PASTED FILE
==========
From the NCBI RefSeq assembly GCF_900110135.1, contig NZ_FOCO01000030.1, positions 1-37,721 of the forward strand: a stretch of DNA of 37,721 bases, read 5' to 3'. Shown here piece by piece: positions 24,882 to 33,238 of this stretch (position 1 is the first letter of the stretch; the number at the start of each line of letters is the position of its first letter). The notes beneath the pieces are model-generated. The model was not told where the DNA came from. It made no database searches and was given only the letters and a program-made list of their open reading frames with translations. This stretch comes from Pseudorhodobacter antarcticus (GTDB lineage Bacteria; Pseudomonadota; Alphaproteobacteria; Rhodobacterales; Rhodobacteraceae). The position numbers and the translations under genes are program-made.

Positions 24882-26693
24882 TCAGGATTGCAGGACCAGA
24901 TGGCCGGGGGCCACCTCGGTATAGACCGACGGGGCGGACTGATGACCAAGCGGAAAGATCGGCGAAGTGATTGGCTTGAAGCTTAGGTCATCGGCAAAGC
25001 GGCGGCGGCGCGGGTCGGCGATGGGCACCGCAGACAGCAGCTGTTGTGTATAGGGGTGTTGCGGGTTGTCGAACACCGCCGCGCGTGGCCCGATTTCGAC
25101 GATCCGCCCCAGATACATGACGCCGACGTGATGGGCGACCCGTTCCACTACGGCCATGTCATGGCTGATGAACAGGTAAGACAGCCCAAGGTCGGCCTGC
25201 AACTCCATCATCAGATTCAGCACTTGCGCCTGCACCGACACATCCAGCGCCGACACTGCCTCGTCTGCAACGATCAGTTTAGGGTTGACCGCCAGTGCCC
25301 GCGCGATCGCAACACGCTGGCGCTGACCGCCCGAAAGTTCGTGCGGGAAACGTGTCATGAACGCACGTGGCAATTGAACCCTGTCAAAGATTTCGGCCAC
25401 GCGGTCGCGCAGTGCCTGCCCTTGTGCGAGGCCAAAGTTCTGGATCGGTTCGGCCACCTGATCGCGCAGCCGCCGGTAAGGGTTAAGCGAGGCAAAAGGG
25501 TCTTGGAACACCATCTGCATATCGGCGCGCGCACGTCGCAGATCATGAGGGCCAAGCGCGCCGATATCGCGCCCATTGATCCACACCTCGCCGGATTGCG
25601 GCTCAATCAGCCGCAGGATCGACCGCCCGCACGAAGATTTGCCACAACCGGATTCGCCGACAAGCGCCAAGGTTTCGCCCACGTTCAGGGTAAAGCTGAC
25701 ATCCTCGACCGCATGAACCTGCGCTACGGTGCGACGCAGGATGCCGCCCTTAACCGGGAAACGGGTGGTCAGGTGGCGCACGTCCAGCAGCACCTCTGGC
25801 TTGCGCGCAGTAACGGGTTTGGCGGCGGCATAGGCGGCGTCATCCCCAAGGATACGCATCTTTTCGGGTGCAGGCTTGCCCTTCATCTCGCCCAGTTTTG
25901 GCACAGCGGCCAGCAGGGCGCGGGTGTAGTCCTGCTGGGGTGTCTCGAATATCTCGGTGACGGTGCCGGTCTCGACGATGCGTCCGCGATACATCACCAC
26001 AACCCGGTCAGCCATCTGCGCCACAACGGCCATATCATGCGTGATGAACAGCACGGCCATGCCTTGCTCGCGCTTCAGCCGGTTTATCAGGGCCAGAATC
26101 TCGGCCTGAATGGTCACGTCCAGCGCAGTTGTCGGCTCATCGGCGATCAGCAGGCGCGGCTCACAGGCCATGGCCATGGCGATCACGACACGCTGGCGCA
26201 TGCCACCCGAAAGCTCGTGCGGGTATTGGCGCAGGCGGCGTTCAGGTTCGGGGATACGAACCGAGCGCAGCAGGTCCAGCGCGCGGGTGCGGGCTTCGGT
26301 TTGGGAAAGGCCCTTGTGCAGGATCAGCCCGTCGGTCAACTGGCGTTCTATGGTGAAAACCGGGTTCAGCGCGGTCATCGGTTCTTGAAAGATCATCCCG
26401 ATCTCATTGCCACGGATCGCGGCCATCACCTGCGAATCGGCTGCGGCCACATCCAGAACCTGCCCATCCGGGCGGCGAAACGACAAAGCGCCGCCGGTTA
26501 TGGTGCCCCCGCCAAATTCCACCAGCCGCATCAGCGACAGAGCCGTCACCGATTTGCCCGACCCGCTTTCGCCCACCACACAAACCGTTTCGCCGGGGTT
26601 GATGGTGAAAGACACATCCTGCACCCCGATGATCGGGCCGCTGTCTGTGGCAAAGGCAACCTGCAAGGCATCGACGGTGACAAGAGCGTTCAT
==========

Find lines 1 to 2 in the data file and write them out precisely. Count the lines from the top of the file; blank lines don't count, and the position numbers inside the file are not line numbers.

From the NCBI RefSeq assembly GCF_900110135.1, contig NZ_FOCO01000030.1, positions 1-37,721 of the forward strand: a stretch of DNA of 37,721 bases, read 5' to 3'. Shown here piece by piece: positions 24,882 to 33,238 of this stretch (position 1 is the first letter of the stretch; the number at the start of each line of letters is the position of its first letter). The notes beneath the pieces are model-generated. The model was not told where the DNA came from. It made no database searches and was given only the letters and a program-made list of their open reading frames with translations. This stretch comes from Pseudorhodobacter antarcticus (GTDB lineage Bacteria; Pseudomonadota; Alphaproteobacteria; Rhodobacterales; Rhodobacteraceae). The position numbers and the translations under genes are program-made.

Positions 24882-26693